2.1.5. Failure by Peabody to remove a dangerous tree. Soon after the estate was completed, a tree was planted just 50cm away from an exterior wall of my house. By 2008, it was 2m taller than the house and leaning away from the building and into the street. The tree had the potential to damage the house foundations or topple over onto the pavement and road. I notified Peabody about my concerns in August 2008 but despite my repeated requests and a formal complaint, no-one from Peabody inspected the tree until October 2010 when a surveyor viewed it and ordered its removal. Peabody staff had refused taking action – one staff member told me that they would do so only when “something happened”, which I took to mean serious damage or injury. The tree was finally felled in March 2011, 31 months after my original request. Other trees on the estate were allowed to grow equally tall on a confined site and it was 20 years after their planting before Peabody carried out any maintenance on them.
2.2. My experience is that Peabody has a reactive, ‘fix on fail’ approach. This leads to a steady degradation of the estate. Problems worsen and so become more expensive to fix, potentially leading to higher service charges for residents. There is no active management by Peabody to ensure that issues are resolved. Instead, Peabody relies on residents to pursue repairs and see them through to completion.
2.3. To resolve a repair, a resident must make multiple emails or phone calls. It is not uncommon to wait for 30 minutes on the phone before speaking to a Peabody or contractor representative. The longest I have waited is 1 hour 45 minutes. (Peabody has an online repair reporting system but Milligan Street residents are excluded from it. Requests to allow residents access to it have been ignored.)
2.4. Repairs are handled by Peabody’s contractors and sub-contractors and residents must negotiate through a web of legal arrangements to reach a resolution. Residents may be passed from one contractor to another (or to a sub-contractor) who see their role as completing individual tasks according to a contract, rather than seeking a solution which satisfies the resident. In the recent case of the estate drains (see 2.1.1), a sub-contractor cleared a section of the blockage and considered their work complete. There was no follow-up to see if this work had resolved residents’ problems (it had not).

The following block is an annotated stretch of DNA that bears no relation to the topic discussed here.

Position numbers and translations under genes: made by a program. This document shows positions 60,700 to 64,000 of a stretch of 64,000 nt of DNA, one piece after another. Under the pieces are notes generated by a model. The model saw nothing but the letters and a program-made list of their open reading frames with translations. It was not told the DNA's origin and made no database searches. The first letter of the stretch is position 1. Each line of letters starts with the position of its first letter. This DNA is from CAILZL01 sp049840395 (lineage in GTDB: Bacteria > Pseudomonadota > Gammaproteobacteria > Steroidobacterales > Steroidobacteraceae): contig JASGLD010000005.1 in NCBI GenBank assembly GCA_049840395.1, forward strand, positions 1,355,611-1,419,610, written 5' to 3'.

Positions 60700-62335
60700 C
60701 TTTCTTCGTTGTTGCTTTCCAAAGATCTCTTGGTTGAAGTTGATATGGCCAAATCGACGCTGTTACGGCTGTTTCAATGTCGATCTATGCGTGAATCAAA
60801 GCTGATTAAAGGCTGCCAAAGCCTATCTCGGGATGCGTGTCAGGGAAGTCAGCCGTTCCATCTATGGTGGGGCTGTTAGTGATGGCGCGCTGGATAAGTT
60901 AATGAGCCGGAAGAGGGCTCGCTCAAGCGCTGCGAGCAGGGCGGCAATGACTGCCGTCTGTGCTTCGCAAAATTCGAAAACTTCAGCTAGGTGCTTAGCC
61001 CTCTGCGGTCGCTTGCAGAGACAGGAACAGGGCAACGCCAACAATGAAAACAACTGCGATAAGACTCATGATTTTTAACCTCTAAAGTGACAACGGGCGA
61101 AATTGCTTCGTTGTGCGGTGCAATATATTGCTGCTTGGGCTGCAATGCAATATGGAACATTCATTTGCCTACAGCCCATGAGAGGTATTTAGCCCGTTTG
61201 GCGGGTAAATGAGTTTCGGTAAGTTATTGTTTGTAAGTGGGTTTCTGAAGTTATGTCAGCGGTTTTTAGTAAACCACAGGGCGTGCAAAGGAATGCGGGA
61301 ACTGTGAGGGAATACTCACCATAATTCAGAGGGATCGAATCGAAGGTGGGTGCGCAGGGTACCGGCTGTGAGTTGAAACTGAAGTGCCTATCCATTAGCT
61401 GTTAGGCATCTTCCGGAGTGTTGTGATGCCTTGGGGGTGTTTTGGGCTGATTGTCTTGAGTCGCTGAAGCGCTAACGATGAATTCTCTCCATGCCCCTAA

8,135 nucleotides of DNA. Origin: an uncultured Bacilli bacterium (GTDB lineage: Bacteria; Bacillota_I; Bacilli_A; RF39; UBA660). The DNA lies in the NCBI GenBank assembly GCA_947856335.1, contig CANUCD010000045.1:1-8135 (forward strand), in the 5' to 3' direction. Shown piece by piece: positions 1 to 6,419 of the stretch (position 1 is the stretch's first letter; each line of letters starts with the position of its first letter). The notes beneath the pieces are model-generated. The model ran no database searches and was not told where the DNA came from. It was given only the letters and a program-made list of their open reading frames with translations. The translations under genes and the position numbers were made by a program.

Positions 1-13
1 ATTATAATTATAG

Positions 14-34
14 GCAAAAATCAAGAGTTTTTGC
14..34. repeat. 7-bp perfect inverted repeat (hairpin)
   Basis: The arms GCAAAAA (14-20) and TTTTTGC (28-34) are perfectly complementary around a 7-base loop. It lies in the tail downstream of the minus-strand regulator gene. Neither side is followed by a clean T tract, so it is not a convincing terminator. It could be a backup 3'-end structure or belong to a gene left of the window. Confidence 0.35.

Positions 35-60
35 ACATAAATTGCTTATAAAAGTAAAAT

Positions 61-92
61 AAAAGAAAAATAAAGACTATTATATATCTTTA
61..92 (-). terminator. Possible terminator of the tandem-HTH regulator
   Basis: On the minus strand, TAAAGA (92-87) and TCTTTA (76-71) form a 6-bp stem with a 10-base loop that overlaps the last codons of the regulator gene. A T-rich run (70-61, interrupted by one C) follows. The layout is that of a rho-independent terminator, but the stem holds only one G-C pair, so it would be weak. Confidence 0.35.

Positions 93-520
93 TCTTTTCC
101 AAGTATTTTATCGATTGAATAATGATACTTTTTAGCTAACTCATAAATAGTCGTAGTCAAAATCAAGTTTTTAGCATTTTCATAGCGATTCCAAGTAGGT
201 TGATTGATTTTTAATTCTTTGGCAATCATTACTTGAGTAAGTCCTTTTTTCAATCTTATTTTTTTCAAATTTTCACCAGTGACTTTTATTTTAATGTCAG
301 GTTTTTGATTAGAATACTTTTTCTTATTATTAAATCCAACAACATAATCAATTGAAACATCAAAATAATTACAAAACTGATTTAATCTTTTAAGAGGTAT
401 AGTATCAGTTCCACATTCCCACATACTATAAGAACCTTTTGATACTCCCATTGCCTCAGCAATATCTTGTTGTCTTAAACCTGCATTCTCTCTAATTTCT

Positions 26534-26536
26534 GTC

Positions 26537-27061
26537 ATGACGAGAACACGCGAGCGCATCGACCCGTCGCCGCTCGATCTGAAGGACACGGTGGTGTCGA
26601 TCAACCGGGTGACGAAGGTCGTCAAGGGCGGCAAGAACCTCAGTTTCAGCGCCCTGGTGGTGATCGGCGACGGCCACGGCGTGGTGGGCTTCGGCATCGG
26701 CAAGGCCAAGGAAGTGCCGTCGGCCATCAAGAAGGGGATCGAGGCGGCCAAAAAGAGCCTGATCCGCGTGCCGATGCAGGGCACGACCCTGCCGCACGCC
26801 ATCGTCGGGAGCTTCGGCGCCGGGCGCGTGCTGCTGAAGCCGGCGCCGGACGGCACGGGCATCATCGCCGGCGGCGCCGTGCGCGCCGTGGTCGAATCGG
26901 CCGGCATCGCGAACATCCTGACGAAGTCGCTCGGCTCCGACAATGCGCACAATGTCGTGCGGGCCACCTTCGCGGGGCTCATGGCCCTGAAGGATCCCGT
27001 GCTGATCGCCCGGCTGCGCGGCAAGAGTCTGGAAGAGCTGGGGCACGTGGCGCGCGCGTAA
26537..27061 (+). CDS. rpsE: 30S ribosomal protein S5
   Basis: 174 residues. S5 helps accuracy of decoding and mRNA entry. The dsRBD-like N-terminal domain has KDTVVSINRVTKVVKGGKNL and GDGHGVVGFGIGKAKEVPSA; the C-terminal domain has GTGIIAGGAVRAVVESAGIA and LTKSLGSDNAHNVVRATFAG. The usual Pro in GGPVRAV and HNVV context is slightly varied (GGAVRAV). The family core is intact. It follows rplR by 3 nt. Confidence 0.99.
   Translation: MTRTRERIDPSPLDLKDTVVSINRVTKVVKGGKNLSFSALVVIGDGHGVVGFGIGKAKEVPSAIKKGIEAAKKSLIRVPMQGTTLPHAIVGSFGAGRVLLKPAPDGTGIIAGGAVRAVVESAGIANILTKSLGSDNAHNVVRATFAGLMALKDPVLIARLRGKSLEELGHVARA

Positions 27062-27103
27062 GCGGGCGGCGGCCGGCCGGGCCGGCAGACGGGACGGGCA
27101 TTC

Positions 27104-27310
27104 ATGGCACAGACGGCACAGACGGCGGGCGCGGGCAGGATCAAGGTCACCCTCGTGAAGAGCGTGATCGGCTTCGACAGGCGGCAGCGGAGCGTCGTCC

2.5. Please note that the given examples cover the period both before and after the onset of the COVID-19 pandemic. This demonstrates that Peabody’s failures in maintaining housing quality date from well before 2020.
3. Is the current regime for regulating social housing fit for purpose?
3.1. The inadequate responses by Peabody to repair requests suggests that the regulatory regime is ineffective. In addition to repair requests, estate residents have had issues with Peabody’s billing. Annual statements are often late and when they do arrive, they can be inaccurate and have to be re-issued. Overcharging is not uncommon, and Peabody has had to issue refunds. If Peabody was concerned about the regulator, it would not consistently fail its tenants. It appears that it can act with impunity and not face any serious repercussions.
3.2. The Housing Ombudsman website states: “We support local resolution between residents and landlords so would encourage you to complete the landlord’s internal complaints procedure until the matter is either resolved or you have exhausted the process. We do not investigate complaints before they have completed the complaints process”. If Peabody fails to process a complaint, then the tenant is left with few options to take matters forward. As shown above, even an approach to a Chief Executive does not elicit a response. The Ombudsman notes that it “can take steps to encourage landlords and residents to work together to resolve a complaint” but its website does not show how this can be instigated.
3.3. Peabody states its missions is to “help make people’s lives better.” Instead, the poor level of service creates a sense of neglect and a disinterest in residents’ needs by Peabody. Almost every interaction with Peabody is a struggle which is frustrating, exhausting, and demoralising. It particularly discriminates against those who are unfamiliar or uncomfortable with administration or complaints processes, have limited time due to caring responsibilities, or have a first language other than English.